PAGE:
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Corporate Identity Fraud

Reason for retaining Adam Leitman Bailey, P.C.:

A mortgage was executed in favor of the insured by a woman holding herself out to be the vice president of the corporation giving the mortgage. The alleged vice president also executed a personal guaranty. The mortgage was secured by real property that was the only asset of the corporation.

The corporation defaulted on its mortgage payments, and the insured initiated an action for foreclosure naming the corporation and the alleged vice president as defendants, who both defaulted despite proper service of process. A default judgment of foreclosure and sale was granted to the insured, and a non-party bought the property at the sale.

The corporation, however, moved by order to show cause to vacate the default, claiming that the mortgage was a result of fraudulent activity by the alleged vice president. The judge stayed the transfer of the deed pending an investigation into whether the mortgage was given fraudulently.


Adam Leitman Bailey, P.C. strategized an opposition on the basis of facially proper service on the corporation, as the person of suitable age and discretion was a family member of one of the dead family members. Furthermore, to vacate a default, one must show a reasonable excuse for the default and a meritorious defense. Adam Leitman Bailey, P.C. successfully argued that if the deceased shareholders made no plans for the management of the corporation upon their respective deaths, the fault lies with them and is, therefore, not excusable. The corporation, moreover, was on notice of the vice president’s penchant for fraud since one of the members had sued her for fraud after the date of the mortgage, but before foreclosure, in which fraud action the vice president had resisted discovery for many years. Notably, no corporate meetings had been held for several years, and Adam Leitman Bailey, P.C. argued that “the shareholders have displayed nothing but apathy for the better part of a decade, yet it expects this court to believe that it would have been diligent in defending this action under different circumstances.”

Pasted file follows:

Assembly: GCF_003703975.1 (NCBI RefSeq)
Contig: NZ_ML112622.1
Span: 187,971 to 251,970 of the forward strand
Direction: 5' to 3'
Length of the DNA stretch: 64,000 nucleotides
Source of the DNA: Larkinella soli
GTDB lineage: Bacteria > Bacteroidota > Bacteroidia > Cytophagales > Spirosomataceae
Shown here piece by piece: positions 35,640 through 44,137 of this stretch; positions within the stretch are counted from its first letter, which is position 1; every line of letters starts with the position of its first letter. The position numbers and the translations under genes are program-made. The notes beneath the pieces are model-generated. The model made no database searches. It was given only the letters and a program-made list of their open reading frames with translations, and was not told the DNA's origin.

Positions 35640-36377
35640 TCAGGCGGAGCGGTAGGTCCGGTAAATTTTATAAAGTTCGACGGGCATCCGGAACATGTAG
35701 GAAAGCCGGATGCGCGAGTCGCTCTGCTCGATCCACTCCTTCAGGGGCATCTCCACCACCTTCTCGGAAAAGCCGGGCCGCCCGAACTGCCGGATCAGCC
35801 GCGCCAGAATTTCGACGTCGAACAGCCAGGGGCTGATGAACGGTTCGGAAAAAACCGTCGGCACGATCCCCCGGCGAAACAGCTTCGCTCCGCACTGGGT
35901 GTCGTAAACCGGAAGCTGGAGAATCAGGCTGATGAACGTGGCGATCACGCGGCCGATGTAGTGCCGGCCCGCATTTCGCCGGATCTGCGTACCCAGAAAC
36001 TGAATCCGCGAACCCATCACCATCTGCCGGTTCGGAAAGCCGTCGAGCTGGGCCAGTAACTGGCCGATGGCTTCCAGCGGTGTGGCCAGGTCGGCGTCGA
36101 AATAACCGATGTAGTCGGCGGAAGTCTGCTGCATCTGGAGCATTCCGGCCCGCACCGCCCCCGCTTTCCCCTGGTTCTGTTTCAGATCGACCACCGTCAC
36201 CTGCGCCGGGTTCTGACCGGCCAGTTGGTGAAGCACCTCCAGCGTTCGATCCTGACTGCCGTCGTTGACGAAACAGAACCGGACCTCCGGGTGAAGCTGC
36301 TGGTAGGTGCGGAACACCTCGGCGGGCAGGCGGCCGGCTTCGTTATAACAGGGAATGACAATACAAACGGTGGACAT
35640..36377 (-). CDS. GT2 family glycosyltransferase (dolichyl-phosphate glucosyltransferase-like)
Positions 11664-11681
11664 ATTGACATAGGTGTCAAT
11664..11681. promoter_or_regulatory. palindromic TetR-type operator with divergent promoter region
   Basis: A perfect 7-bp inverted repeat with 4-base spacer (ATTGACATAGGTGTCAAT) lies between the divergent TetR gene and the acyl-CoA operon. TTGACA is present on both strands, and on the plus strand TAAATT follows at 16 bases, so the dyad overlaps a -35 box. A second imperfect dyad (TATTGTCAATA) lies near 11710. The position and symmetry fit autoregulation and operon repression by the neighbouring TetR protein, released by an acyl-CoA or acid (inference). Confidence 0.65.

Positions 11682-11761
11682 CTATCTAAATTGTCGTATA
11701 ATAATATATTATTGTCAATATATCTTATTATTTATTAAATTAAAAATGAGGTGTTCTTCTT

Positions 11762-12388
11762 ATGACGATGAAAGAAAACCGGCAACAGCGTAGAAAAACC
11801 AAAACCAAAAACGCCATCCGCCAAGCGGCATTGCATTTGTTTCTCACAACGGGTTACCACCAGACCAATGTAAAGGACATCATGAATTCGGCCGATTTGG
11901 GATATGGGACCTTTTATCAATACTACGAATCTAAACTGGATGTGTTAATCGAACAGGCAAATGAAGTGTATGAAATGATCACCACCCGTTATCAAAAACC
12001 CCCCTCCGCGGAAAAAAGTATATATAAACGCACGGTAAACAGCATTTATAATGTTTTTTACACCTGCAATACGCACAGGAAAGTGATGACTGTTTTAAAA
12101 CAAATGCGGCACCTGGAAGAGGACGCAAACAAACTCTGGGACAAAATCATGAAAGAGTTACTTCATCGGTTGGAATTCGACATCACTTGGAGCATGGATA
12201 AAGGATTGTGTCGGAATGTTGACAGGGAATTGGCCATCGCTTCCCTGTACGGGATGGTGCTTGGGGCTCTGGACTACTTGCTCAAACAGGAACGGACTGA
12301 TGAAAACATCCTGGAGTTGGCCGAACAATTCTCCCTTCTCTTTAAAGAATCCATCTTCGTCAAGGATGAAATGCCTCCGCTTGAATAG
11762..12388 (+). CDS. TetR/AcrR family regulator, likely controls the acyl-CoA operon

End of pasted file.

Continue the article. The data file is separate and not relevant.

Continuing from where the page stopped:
Adam Leitman Bailey, P.C. victoriously convinced the court that service was proper, and the deed transfer was ultimately allowed to proceed to conclusion. The court held that although “the allegations of fraud and misuse of corporate property by [the vice president] may well be true, [the] movant has not offered proof of wrong-doing relevant to this foreclosure action other than speculation and hearsay. Whatever fraud may have occurred was against [the vice president’s] own family members and has not been shown …to be perpetrated by the ‘adverse party’…”

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